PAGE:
It's called Old School business. It entails obligations. Sometimes, retributions.

I pay for a Display Ad in the local paper, it damn well better be there. And it better not be crammed into the classified section, not for what I pay!

Yeah, that's right - johnny badass. But you know what? Except for one heated phone call and a couple of less-heated calls in 18 years, NO Problems.

And that's what really fries my arse; our newspaper is also a monopoly, but they don't act *anything* like (FU)ebay. Neither does the power co., telephone or cable co.

Sure, they're a-holes, but all of them combined don't equate to (FU)ebay. You can also throw in a dozen DMV visits, a few wisdom tooth extractions and a week-long MIL visit.

Hell, I'll "see" those things and raise ya a vasectomy aboard a sailboat. Hands down, (FU)ebay wins out. Worst Customer Service, ever! Most Despicable Business Practices, ever!

Do I still make sales on it? Sure! That has nothing to do with the fact that (FU)ebay's management is the epitome of Dumbest Decision, EVER!

I'd imagine that Stefan understands.

Randy Smythe said...

There's my Tony! Just boils the blood doesn't it.

David, I'm glad you are doing well.
If buyers cannot find what they are looking for and sellers listings are not being shown after paying $40 for featured, they have a right to be pissed.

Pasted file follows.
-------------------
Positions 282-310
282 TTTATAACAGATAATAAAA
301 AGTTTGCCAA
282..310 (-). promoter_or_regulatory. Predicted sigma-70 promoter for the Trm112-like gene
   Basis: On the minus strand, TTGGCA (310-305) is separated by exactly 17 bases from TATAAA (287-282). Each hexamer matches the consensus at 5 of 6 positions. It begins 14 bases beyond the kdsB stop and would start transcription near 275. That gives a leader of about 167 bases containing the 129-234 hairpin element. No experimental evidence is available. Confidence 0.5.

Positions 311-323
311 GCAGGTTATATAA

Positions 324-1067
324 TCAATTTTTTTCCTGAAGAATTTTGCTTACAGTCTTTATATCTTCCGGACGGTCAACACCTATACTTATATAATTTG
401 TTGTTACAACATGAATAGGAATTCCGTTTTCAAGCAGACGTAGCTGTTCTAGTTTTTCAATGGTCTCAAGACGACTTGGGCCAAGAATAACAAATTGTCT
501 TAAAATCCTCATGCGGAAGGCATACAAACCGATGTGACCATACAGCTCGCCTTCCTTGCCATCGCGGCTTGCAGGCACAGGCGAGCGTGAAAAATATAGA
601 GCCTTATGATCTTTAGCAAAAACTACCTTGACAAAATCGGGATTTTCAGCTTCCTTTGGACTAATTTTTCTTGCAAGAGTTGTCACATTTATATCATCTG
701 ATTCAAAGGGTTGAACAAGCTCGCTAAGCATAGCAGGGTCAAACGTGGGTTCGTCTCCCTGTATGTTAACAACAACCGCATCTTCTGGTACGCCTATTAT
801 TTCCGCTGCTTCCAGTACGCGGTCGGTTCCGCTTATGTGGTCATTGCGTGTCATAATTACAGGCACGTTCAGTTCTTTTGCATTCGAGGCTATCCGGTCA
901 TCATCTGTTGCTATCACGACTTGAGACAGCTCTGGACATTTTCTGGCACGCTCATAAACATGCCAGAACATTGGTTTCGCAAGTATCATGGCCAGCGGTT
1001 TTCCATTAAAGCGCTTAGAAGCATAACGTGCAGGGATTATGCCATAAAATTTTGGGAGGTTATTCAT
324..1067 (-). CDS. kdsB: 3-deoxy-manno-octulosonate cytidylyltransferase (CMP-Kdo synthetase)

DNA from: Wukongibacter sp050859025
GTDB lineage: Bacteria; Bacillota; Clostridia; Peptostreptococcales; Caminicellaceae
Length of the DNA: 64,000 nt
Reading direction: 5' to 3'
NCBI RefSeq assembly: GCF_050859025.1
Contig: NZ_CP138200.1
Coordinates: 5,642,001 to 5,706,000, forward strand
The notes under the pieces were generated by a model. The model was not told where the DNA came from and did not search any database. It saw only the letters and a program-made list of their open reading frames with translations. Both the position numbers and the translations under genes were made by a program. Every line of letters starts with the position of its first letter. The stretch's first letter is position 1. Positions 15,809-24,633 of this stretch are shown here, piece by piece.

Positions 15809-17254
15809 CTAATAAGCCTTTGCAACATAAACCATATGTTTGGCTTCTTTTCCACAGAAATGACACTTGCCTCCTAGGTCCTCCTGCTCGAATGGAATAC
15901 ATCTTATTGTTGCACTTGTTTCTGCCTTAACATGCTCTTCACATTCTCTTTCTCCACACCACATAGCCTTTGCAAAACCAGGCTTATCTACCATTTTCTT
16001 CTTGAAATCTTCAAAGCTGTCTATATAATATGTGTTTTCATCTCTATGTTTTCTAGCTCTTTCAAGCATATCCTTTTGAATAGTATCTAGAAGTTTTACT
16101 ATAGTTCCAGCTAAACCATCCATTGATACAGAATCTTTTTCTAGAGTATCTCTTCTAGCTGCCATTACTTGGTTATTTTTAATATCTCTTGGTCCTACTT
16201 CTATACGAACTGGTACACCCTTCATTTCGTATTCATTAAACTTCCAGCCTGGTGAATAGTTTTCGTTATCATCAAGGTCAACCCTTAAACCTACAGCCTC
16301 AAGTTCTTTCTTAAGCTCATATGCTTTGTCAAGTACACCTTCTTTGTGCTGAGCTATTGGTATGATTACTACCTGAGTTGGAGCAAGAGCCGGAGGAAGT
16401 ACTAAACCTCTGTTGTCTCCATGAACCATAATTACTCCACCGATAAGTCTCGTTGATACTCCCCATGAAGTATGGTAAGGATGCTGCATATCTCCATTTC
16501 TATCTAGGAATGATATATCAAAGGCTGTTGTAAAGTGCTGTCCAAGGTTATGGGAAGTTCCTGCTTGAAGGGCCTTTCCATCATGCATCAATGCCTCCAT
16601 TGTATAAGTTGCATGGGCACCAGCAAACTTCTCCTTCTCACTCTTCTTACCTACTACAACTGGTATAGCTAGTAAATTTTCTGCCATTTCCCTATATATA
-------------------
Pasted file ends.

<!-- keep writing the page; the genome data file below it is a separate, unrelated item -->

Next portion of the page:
Some folks are doing well, I can guarantee you it is not the majority. I talk to a lot of sellers each and every day and the majority, by a wide margin, are just not doing well on eBay.

Everybody's opinion is welcome at My Blog Utopia.

Tony P. said...

Everybody's opinion is welcome at My Blog Utopia.

Definitely. My "intensity" isn't really directed at David. He has his POV and that's okay. I apologize if I came across as aggressive. :)

It was actually Stefan's post that got "my dander" up. I recognized a Brother In Arms ;)

All fired up and no one to take it out on. Just shouting at the wind.

Hey, JD is welcome, right? Maybe he'll come here and post. I promise to play nice. (grin)

David said...

Tony, Best Match isn't the only sorting thing. They have "Time Ending Soonest", "Price Highest First" "Price + Shipping Lowest First".

I've always found that the secret to being succesful on eBay is selling something unique.

I made $30,000 in two weeks selling the 55 Most Wanted Iraqi Cards back in May of 2003. This is during a time where we had just gone to war, unemployment rate was high, .com's were dying, etc.

If you are selling Wii's or iPhones there are a million other sellers selling this stuff making it extremely difficult to be competitive, especially now when you have undercutting everybody.

I actually bought something from recently because he was A LOT cheaper than everybody & he offered free shipping.

Tony P. said...

Best Match???

That assumption is wrong. ASSumption is the mother of all (FU)ebay.

I wasn't writing about BM - that label is simply the underlying algorithm behind any & all sorting methods.

Spotty voids within any sort are the norm, anymore. The default sort of BM just exacerbates the gloom.

For the record: my entire selling forte is Collectibles and those hold an excellent, albeit slowed, market.

The cut-throat world (created by ebay dogma) of Commodities does not affect me.

The assumption that I cry FOUL due to my own "bad" selling experience, would be wrong.

I am the idealist. I will accept my own lot in life, but will not hesitate to rise to defend my brethren.

This isn't a discussion about any *one* particular experience, or even a group of them, it is more about a growing trend. GROWING.